Trump, whose former campaign strategist Steve Bannon has recently toured Europe and met with anti-immigration nationalists, sees a welcome echo of his own stump speeches. For Mr. Putin, a potentially weakened EU – and possibly a weakened NATO as well – offer the potential of projecting his own influence on the continent, and even perhaps an end to Western sanctions over Russian intervention in Ukraine and the annexation of Crimea.

None of that is certain to happen. But in many ways, the clocks in Europe seem to be turning back to pre-war days, to a time when competing nationalist, ethnic, and religious forces held sway. After World War II, Soviet dominance of Eastern Europe effectively forced a lid onto them there, while the creation of the alliance among democratic countries of Western Europe created an architecture of cooperation that, at least for a while, successfully expanded to embrace former Soviet satellites after the fall of the USSR.

Immigration – or more accurately, a mix of immigration, globalization, war, and economic hardship – is a major reason for the populist surge. Even before the international financial crisis of a decade ago, the globalized economy contributed to the contraction or even the collapse of a number of traditional industries and businesses in the US and Europe. At the same time, war in places like Afghanistan, Iraq, and Syria, along with failed governance, poverty, and hunger in parts of Africa, led growing numbers of asylum-seekers and economic refugees to seek opportunities in Europe, peaking with a huge influx several years ago.

But the immigration part of the equation is complex. The facts are straightforward enough. A United Nations report last week revealed that an all-time high of nearly 70 million migrants were on the move in 2017. But the crucial element is not the number. It’s the politics of immigration: its power as a weapon in focusing popular disenchantment, frustration, and anger on the “threat” of foreigners in a nation’s midst. Rarely was this more evident than in the anti-immigrant isolationism of pre-World War II America, and in 1930s Europe.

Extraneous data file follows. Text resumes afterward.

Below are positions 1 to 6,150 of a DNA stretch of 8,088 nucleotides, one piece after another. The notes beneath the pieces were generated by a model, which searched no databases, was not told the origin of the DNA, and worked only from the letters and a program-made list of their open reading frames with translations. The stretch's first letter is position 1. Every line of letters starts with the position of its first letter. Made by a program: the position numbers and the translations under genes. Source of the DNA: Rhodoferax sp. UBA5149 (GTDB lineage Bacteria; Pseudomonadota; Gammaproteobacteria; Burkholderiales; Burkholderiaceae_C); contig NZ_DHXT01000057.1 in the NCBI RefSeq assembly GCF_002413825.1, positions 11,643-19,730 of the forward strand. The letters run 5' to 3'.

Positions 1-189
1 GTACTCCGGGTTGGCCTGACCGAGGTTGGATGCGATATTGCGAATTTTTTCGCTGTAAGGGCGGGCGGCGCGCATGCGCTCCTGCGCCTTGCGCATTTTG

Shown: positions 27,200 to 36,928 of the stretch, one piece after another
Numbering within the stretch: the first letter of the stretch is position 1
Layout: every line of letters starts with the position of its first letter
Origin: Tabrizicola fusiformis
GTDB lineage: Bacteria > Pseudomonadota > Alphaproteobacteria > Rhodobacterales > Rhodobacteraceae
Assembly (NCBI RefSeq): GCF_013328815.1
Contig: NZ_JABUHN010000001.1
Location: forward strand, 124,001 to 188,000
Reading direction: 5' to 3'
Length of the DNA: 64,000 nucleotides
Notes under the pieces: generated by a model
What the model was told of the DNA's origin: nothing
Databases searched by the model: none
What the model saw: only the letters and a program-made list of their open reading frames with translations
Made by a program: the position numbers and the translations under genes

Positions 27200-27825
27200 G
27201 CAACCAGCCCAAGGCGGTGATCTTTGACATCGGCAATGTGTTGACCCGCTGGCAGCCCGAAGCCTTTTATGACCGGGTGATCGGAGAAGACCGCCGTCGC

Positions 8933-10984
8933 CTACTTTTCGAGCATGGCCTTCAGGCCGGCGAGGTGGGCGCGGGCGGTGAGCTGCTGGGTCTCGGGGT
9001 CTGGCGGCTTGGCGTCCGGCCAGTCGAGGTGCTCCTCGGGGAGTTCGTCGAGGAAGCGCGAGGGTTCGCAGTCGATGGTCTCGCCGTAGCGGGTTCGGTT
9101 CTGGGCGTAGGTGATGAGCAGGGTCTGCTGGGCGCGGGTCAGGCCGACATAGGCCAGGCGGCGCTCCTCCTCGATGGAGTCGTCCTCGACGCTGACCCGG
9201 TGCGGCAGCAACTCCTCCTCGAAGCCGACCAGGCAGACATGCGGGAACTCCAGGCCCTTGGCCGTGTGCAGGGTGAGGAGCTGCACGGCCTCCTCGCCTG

Then, as now, the realities of immigration mattered less than the politics. In the US, crime rates appear to actually be lower among immigrants than for native-born Americans. Last week, Trump tweeted an unprecedented barb at Merkel, a key US ally. “The people of Germany are turning against their leadership as migration is rocking the already tenuous Berlin coalition,” he wrote. “Crime in Germany is way up.” Crime in Germany is, in fact, down. But the president did put his finger perfectly on the politics.

His message also underscored the challenge in achieving what Merkel is seeking at this week’s EU talks, and what the UN report stressed was essential in defusing immigration as an engine for populism, nationalism, and potential political instability: “a far more comprehensive approach so that countries and communities aren’t left dealing with this [issue] alone.”